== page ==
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2.06.2011

So what can you do with tomato, vodka and hot pepper besides make a Bloody Mary?? Pasta alla Vodka!!

Yesterday my cousin Linda wrote this on my wall in Facebook.



I am very happy to oblige! Linda, this one’s for you! Enjoy!
But before I present the recipe, a little historical note! The classic name for this recipe is “Penne alla Vodka”, which is not a traditional Italian recipe with hundreds of years of history, like the "Menesta maritata" I made several days ago. Instead, It is one of the recipes that represent Italy's answer to the Nouvelle Cuisine, a new trend in cooking that started in France in the early 1970s. "Penne alla Vodka" came into vogue during the 1970s. Rather than geographic, its origins might be termed as "social".
The 1970s were years of protest, turmoil and change in most of the western world. And while we are all familiar with the civil rights movement in the US and the student protests in the US and Europe that marked political and social change, we rarely think about how these changes also affected other aspects of our life-style. The theme of those years was a break with tradition, change, renewal... and this even affected trends in cooking. The new generation borrowed from tradition but the ingredients were more "modern".. as were the results!  “Penne alla Vodka” was was of these new entries. A modern twist on the more traditional Penne al pomodoro (Penne with tomato sauce)... a bit irreverent much like new generation of that period

Ok.. enough of my 2 cent sociology and on to the recipe!

1 small can plum tomatoes, pureed
1 T butter
1 onion
about 1 oz of pancetta
about 2 oz grated Parmesan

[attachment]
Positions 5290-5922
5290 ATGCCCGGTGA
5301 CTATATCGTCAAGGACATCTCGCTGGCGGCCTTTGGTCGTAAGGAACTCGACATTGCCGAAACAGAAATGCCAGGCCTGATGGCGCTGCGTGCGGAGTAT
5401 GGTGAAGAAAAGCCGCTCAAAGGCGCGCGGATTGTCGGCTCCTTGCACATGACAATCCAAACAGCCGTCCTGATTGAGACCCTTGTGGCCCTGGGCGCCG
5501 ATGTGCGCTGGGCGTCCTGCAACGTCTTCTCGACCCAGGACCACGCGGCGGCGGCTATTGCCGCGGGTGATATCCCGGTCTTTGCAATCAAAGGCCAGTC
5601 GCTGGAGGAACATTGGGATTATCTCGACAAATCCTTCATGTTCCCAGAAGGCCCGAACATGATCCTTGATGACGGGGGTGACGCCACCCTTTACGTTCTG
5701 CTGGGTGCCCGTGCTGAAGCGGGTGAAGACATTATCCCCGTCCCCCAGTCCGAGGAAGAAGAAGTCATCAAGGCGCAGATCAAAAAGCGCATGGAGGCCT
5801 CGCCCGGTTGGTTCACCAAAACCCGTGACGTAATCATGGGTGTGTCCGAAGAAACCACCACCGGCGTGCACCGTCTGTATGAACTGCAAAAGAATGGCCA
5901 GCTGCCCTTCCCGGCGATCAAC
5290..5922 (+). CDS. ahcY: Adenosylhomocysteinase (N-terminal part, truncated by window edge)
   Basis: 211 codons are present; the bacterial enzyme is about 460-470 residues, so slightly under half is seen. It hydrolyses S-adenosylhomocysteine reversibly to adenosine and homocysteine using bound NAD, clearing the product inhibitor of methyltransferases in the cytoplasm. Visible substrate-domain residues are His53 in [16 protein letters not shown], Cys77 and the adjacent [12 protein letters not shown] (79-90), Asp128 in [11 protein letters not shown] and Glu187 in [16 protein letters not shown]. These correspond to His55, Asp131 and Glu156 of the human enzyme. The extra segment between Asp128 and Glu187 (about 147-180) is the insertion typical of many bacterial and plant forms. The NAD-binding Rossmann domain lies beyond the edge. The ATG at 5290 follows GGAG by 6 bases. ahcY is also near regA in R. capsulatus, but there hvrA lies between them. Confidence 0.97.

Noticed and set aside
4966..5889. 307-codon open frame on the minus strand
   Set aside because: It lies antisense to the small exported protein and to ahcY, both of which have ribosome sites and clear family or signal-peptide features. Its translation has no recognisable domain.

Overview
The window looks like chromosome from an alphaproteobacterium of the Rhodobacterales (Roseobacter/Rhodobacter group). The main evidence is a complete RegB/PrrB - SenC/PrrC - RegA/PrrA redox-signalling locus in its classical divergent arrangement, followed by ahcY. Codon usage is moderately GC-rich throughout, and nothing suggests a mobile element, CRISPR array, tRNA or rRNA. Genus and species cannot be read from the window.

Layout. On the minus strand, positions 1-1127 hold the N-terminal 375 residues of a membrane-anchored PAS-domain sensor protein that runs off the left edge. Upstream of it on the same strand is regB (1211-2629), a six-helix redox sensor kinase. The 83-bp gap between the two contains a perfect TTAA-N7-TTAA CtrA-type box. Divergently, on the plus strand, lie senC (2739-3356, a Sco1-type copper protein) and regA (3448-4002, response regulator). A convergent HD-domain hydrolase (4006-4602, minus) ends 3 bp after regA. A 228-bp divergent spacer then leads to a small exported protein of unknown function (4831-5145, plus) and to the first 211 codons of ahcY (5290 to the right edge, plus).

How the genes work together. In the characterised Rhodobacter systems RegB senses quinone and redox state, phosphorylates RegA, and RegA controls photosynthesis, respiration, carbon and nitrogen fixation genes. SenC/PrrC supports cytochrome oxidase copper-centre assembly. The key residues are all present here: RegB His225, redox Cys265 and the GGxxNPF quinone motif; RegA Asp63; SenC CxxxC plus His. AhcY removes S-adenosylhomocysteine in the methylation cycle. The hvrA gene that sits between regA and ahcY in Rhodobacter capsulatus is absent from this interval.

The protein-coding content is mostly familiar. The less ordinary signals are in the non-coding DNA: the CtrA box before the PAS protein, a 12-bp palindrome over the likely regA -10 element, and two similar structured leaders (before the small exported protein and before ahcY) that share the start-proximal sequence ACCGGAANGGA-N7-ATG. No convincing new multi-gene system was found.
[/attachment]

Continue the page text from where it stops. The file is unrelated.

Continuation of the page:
1/2 cup vodka
1/3 cup cream
hot pepper
salt and pepper to taste
1lb penne (I used ziti)


Put a large pot of water for the pasta on to boil.
Coarsely chop the onion
cut the pancetta (you can substitute with bacon or canadian bacon, I used speck)
break the hot peppers in half.


Melt the butter in a large fry pan. Add the onion, pancetta and hot pepper and sauté for 3 or 4 minutes over medium/high heat.  When the onion is translucent add the vodka and allow the alcohol to evaporate

Add about 1 cup of the pureed tomatoes  to the fry pan, salt and pepper to taste and allow it to cook over med/high heat, reducing it to a thick sauce (this will take about 5-8 min).


By now your water will be boiling, so salt the water and put the pasta in to cook (zitti or penne usually take about 10 min to cook)
While the pasta is cooking, add the cream (I used a low fat yogurt based cream, you can use light cream, fat-free half 'n half, etc) and the grated Parmesan cheese, stir in the cream and the cheese so that you have a well mixed creamy sauce.

Taste, and adjust seasoning if necessary. You should really taste the hot pepper!!

By now the pasta should be cooked "al dente". Drain it well and add it to the sauce in the fry pan.  
Toss the pasta so that it is evenly coated with the delicious, spicy vodka sauce and...


as Julia Child would have said, had she spoken Italian




BUON APPETITO!

2 comments:

  1. I just saw your blog and I love you recipes. I wanted to know if you knew of some great restaurants in Tuscany, Siena and Florence. I too am a chef and I love cooking. I live in Los Angeles with my husband and two little girls. We will be coming to Lucca from July 1-10th this summer. We are would love to go to some specialty food stores, markets and any fun adventures.

    Best wishes,

    Yael Tenenbaum

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  2. Hi Yael!
    thanks for writing! contact me by email at donnalgalletta@gmail.com and I would be happy to give you some addresses in Lucca - there are several really great "pizzicherie" here

    we can also talk about Florence - given your beautiful name, I can't help but ask if you are jewish! did you know there is a kosher restaurant in florence that serves a kosher pranzo (lunch) every day, you MUST reserve. My son has eaten there.

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